Deadpool #2

by Wombatapult on November 21, 2012

This picture is full of animals.


Behold your new doubleshipped miscreant stepchild of the Marvel NOW! reboot. It's bombastic, it's played for laughs, and it focuses on one of the most loved and hated characters in comic history.


And it's satisfactory. I guess.


Daniel Way's Deadpool, running since the Secret Invasion crossover in 2008, captured what many consider to be the essence of the character: a psychotic, self-aware parody who drops into the background of everyone else's Marvel Universe to wreak havoc and eat tacos.


It was violent in the cheesiest extreme, it was nonsensical at times, but it was written with the dark undertones of Wade Wilson's multiple-personality disorder, existential boredom and desire to die. It was gory, it was goofy, and it really hit the nail on the head: Deadpool is a parody. His character is tired of its own subject matter. His existence is a riff on itself.


Enter the “new” Deadpool by Brian Posehn and Gerry Duggan.


Doubleshipped this first month to bump up publicity, the book retains the nonsense and violence of Way's iteration without any of the subtlety, or (most notably absent) psychotic commentary. In short, what made it a brilliant metafiction has been pulled out, leaving a shell of a story; like a vivisected body without a brain.


In issue #1 we saw Amanda Waller ripoff “Agent Prescott” of S.H.I.E.L.D. put in charge of saving the United States from the evil resurrected dead presidents of the same country when a rogue magician unleashes them. And who should she choose to execute her orders but our beloved wisecracking Wade Wilson! ...with the mouth. But as 'Pool hacks and slashes his way through corpsefied POTUSes and equally flatlined historical puns, an essential part of the charm is gone.


Valiant effort by the authors, and at times I did feel the full swell of the irreverence and insensitivity that made me love the character in the first place. But I expected more than extraneous dialogue, limp one-liners, anemic pop-culture references and displaced guts. I saw a graphic depiction of disembowelment in issue #1, just two weeks ago. It was obnoxious and artless the first time; now it's obnoxious and artless and stale.


On the positive side: the artwork was exuberant. It wasn't necessarily fresh or innovative, but the enjoyable construction and detail of Tony Moore's straightforward pencils are complimented by Val Staples' bold palette, showing a level of simplistic elegance absent from the story's dialogue. The sequence of the story is easy to follow, and tailors itself well to the plot.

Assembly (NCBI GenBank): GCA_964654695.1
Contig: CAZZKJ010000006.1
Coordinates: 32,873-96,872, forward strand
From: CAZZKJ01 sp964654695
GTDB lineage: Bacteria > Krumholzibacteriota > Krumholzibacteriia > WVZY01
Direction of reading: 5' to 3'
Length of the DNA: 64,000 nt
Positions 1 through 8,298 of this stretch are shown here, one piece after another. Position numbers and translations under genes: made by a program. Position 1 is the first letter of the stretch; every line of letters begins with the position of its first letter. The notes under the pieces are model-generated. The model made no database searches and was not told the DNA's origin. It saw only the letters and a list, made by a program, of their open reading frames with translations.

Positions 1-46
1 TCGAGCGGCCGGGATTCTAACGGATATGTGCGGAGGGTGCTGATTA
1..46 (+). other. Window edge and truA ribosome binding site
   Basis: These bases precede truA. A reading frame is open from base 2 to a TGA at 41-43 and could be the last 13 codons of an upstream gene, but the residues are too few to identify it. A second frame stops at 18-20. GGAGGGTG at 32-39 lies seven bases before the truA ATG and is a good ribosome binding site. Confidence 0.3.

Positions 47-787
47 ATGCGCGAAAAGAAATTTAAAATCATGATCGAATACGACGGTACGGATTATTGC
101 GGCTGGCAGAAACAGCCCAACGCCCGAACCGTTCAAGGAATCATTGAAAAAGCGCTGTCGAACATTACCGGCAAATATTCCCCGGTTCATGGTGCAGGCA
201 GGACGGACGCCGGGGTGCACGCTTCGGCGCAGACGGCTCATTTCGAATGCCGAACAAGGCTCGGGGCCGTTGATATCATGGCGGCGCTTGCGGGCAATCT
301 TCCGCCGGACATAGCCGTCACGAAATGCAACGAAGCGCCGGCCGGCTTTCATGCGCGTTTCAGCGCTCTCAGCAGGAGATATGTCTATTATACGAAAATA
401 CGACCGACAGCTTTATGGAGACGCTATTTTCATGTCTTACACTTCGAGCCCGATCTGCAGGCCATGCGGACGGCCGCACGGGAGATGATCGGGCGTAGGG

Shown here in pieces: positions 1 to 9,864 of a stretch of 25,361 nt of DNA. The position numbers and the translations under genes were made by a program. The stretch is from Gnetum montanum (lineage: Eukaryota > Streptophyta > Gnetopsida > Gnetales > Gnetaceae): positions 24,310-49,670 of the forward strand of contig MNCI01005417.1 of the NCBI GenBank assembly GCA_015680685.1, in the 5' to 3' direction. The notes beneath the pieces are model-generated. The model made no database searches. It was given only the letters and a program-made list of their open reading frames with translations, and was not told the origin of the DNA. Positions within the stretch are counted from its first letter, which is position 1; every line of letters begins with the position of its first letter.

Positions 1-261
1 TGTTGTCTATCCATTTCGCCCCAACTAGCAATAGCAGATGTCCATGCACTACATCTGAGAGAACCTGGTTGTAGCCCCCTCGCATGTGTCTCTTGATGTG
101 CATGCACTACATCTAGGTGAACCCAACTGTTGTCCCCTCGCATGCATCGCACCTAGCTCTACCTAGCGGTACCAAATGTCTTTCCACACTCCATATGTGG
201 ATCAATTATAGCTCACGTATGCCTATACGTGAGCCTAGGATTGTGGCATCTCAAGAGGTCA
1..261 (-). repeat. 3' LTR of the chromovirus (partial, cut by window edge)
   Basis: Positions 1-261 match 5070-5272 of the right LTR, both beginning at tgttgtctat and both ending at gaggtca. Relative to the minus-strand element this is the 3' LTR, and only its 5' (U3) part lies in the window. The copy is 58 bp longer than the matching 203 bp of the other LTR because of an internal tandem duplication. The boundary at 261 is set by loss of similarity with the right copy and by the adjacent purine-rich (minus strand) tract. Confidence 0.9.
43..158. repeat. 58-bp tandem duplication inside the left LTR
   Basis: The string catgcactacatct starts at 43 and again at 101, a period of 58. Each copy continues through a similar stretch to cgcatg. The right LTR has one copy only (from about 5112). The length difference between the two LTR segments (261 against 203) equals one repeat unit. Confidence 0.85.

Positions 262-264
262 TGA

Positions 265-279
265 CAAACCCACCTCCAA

Altogether, I wouldn't consider this a complete waste of three dollars... After all, it's not in just any book we can see Deadpool fight a zombified Teddy Roosevelt. In the ranking of nerd fantasy battles I think that sits almost even with Boba Fett vs. Nikolai Tesla. But I'm still going to take a pass on issue #3. Instead, I'll get my monthly dose of Danny Way's Deadpool in the upcoming reboot of Thunderbolts, which, uncultured philistine that I am, I'm sure I'm going to love.


Oh, and cover artist Geoff Darrow can't draw elephants worth a pile of dog poop. But then again, neither can Tony Moore. Cheers.

Our Score:


A Look Inside


tskavlan's picture

First off, great review.  I now think I absolutely have to read a Tesla fights Boba Fett comic.  I was going to maybe pick this up since there were a few decent jokes in the first issue, but after reading an actual Deadpool fan come off lukewarm on this issue, I think I'm going to pass.  I just can't figure out what it is about Deadpool that draws people to him. 

Wombatapult's picture

I am very much looking forward to Way's run on Thunderbolts. As a 'Pool fan, I recommend. Good writer, great lineup, no rules. It'll be one of Marvel NOW!'s better books.

stephengervais's picture

I really loved issue 1 and I've never been a Deadpool fan. Think I'll pick this one up and give it a chance. I'll give it to issue 4 and see what direction it's going in.

bdang's picture

i really enjoyed how you deconstructed this issue.  Even though you gave it a 5/10, I still may check it out, since you've peeked my curiousity.